18 responses to “Raggle”

  1. Karen says:

    My dog is a rescue, she is 7 and we’ve had her a year. She’s a great indoor dog but very leash aggressive. Strange thing is she has stayed with another calm dog and has been fine. Does not respond to food incentives.

  2. Peter rank says:

    Left to right number 4 dog is it a female?

    • Peter rank says:

      How do I find out who has this dog??? 7155733854????? Left to right number 4 dog is it a female?

  3. Monica says:

    I’m having such a hard time potty training my 5 month off Raggle…. his name is Major. He’s very active at all times. However he doesn’t listen very well on command and potty training is a nightmare. I have him on a bathroom schedule and routine but he just doesn’t get it… he also NEVER barks which is strange any suggestions?

    • Charlie's mom says:

      I have a now 5 month old Raggle, took him in at 12 weeks, tried the potty pads (don’t work) and ended up closing off all bedrooms to house, then taking him outside to “go potty” in our fenced in yard. We took him out every 4 hours, regularly, saying ‘go potty’ numerous times and stayed out with him til he did go. When he went outside, we’d praise him as he came in with ‘good boy’s’. It took a few weeks, but now he scratched on the glass patio door when he needs to go out, only had a couple accidents in the middle of the night. It took awhile for his bladder to mature, but now he’s doing great. We make sure we only have about 5 hours of timeframe between ‘go potty’ times.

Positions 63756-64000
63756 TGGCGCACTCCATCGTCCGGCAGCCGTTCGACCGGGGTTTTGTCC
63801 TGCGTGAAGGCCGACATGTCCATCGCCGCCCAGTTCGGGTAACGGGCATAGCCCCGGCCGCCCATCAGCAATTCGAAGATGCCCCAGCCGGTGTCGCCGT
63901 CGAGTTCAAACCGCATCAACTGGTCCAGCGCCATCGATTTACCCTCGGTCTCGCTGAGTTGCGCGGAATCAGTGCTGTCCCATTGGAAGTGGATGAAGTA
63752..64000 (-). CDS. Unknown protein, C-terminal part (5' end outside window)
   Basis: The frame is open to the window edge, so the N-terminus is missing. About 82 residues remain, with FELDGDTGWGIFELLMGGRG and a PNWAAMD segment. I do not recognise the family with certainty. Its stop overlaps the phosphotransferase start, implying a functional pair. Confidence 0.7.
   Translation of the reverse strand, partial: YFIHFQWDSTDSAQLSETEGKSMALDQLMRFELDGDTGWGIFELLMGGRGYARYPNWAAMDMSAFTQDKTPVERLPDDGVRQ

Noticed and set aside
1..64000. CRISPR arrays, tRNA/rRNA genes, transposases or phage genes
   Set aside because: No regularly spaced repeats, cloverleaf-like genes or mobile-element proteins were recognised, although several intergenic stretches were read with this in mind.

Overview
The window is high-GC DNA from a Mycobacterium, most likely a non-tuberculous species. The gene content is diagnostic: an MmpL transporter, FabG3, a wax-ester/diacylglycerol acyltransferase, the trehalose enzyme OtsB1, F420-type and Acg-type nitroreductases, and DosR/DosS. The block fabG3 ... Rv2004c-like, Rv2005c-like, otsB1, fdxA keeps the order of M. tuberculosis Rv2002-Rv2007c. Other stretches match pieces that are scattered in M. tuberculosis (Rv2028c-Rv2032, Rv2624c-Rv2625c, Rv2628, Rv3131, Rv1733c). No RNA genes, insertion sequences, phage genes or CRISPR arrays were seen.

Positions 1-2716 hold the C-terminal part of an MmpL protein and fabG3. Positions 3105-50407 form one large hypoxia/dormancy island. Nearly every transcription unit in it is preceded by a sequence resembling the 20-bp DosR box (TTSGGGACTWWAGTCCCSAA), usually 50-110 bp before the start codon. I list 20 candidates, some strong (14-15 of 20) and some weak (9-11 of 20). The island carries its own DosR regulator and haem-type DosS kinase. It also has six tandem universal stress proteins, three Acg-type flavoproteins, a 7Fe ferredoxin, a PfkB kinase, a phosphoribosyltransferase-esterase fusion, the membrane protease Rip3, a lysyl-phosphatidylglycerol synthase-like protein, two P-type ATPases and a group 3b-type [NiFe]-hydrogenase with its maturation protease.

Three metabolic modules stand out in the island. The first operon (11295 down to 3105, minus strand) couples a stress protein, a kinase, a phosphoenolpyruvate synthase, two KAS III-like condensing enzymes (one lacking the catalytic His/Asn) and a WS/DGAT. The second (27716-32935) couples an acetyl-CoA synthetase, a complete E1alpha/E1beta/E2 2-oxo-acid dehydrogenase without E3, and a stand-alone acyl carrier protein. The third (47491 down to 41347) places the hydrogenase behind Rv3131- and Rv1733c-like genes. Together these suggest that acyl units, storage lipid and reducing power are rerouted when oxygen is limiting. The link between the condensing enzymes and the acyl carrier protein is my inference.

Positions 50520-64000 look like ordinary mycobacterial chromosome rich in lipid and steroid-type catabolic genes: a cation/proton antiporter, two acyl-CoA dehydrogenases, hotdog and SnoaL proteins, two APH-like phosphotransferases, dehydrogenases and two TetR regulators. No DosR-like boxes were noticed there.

• Ryon says:

      I’ve had my raggle for almost a year now and he is about 14 months old… Does anybody know at what age they calm down? Because he still seems to have as much energy as he did the day I brought him home! When we first got him I literally thought, “What did I do???” about 100 times a day. He was so naughty… And I mean NAUGHTY… You have to be a patient person to own a Raggle. It took about 6 months to get him to stop peeing in the house – he will go poop outside MOST of the time but sometimes he still goes and poops in the corner on the kitchen floor. when he goes outside to play sometimes he doesn’t want to come back in and is so stubborn he will only listen to my husband because he’s not intimidated by me. We’ve taught him to do tricks and he’s extremely intelligent but he just has so much energy that he can’t contain it sometimes… like he doesn’t know what to do with all his energy. The only thing that truly worries me is that sometimes he finds ways of sneaking under the fence (no matter how good we fix the holes he still finds a way) and if my husband is not home he will not listen to me to come back and I’m afraid he might dart into the street. So now he can only go outside when my husband is there. 🙁 Any suggestions?

    • Ryon says:

      The only advice I can give you is to BE PATIENT. I honestly almost gave up on my raggle Ozzy because he was SO naughty. BUT after about 6 months of consistently working with him, over day he just FINALLY got it. Now when he has to go potty he’ll go stand by the back door. But that does not mean that he doesn’t have accidents once in a great while. He also started to learn tricks at about 9 months old they really are very loving sweet affectionate dogs, but you’re right they don’t like to obey is the issue. They’re very STUBBORN and almost act like they don’t “hear” you.

  4. Rachael Cruz says:

    My dog Rosie is three years old and will be four on January 7th. She has recently been diagnosed with epilepsy. Is on medication and doing much better. She is also gaining a lot of weight. Suggestions on dog foods?

    • admin says:

      Hi Rachael,